Big Deal on Madonna Street
DVD Features (Criterion):
- Full-frame 1.33:1 Aspect Ratio
- New English Subtitle Translation
- 24 chapter access
- Liner notes by Bruce Eder
The most gratifying aspect of Criterion’s new digital transfer of Mario Monicelli’s classic comedy caper film I Soliti Ignoti (Big Deal on Madonna Street) is the fuller appreciation of the stunning black and white cinematography by Gianni Di Venanzo. Which, in turn, strikes home the terrible loss to the art of cinematography of Di Venanzo’s premature death at the age of 46 in 1966. Di Venanzo honed his skills working as camera operator on nearly every classic neo-realist film: Visconti’s Ossessione and La Terra Trema, De Sica’s Miracle in Milan, and Rosselini’s Open City and Paisan, before establishing a visual style marked by, to quote Monicelli, “a grey-white and very harsh, cut light.” Di Venanzo was the instrumental in coming up with the visual look that helped establish the late 1950’s and 1960’s as a heyday for Italian cinema: the striking bleached white and robust blacks of 8 ½, the ‘architectural-sculptural’ quality of light/dark in Antonioni’s Le Amiche, Il Grido, La Notte, and L’eclisse, and the surrealistic color tones of Giulietta degli spiriti. Il Soliti Ignoti not only represents Di Venanzo at the height of his creative powers, but also director Mario Monicelli, writers Age and Scarpelli, and actors Toto, Marcello Mastroianni, and Vittorio Gassman (the latter two having recently died, Dec. 19, 1996, June 29, 2000).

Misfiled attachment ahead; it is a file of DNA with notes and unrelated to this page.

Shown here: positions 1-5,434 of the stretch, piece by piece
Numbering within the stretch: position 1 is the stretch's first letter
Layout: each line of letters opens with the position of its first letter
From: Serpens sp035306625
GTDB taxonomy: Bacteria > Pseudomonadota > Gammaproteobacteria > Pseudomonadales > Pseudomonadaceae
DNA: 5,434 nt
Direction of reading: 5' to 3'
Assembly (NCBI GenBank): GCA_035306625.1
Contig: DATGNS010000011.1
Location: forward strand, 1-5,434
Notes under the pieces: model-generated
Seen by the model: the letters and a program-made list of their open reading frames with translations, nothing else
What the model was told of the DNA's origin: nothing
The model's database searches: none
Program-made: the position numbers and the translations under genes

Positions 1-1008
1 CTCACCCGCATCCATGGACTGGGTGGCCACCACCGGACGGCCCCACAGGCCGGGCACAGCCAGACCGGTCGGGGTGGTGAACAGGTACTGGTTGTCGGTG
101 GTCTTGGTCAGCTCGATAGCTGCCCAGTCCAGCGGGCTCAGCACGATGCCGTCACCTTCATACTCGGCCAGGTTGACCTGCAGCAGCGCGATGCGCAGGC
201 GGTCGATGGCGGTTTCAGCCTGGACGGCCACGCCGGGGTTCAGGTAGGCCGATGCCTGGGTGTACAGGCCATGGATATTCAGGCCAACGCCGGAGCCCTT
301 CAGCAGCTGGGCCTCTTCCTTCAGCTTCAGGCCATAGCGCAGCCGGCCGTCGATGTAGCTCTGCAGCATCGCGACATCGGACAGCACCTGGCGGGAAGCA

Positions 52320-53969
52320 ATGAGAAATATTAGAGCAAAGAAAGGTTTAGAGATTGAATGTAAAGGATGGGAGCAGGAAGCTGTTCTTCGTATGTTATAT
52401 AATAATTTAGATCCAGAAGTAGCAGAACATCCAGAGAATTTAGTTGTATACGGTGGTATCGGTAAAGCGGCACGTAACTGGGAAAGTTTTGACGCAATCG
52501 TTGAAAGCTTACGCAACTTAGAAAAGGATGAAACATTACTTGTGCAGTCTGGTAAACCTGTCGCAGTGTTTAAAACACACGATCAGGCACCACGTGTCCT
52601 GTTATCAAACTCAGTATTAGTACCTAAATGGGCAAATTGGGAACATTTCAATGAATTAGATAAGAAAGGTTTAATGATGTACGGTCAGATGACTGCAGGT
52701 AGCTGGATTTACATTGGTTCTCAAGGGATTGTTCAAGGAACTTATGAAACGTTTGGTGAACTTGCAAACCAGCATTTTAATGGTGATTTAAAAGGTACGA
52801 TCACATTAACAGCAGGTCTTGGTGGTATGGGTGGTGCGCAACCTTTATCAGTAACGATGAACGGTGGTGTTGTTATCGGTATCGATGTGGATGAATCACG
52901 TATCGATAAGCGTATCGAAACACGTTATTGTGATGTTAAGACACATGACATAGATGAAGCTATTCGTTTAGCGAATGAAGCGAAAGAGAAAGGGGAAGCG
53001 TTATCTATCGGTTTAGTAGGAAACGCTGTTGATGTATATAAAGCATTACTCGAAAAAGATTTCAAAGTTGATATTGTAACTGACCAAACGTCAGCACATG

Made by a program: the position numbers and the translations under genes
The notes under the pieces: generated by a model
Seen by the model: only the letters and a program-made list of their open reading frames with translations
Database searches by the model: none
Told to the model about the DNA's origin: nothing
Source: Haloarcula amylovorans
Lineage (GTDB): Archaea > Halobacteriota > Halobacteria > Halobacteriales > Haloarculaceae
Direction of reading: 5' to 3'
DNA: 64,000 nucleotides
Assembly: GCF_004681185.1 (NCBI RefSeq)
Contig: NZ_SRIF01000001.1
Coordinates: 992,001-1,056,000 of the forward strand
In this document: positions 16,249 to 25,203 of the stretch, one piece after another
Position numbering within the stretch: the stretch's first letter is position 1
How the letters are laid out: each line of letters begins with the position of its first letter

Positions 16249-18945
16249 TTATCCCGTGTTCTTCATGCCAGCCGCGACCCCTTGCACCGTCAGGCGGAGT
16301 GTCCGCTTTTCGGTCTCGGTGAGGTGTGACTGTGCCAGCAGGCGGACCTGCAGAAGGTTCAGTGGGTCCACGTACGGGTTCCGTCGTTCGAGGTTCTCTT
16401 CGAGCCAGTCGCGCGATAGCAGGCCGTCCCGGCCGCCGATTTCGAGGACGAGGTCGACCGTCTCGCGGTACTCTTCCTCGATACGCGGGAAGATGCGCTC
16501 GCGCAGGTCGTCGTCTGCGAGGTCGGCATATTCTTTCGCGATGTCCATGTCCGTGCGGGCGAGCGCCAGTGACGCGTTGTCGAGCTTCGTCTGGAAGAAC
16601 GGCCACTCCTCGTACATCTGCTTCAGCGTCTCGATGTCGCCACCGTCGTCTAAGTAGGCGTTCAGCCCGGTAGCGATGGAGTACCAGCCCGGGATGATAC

In many ways this is a perfect film, not in that it is the greatest film ever made, but in the sense of being like a perfectly cut block of marble. From the opening shot of a desolate city street primed for a car burglary, to the final scene where Peppe (Gassman) unwillingly finds himself trapped in a job line after the botched heist, there is nary a false frame.
Opening Night Street Scene
Opening Night Street Scene
Monicelli must be applauded for being modest enough to accept contributions from every direction, like a great architect bringing his master plan to fruition. This remains one of the finest ensemble films every. From the cast, the writers (Age-Scarpelli, Suso Cecchi D’Amico), to the groundbreaking breezy jazz score by Piero Umiliani. Of the latter, Monicelli claims this was the first Italian film to feature such a jazz score. Interestingly, it is the same year of Miles Davis’ better known improvised score for Louis Malle’s Lift to the Scaffold (Ascenseur Pour L’ Echafaud).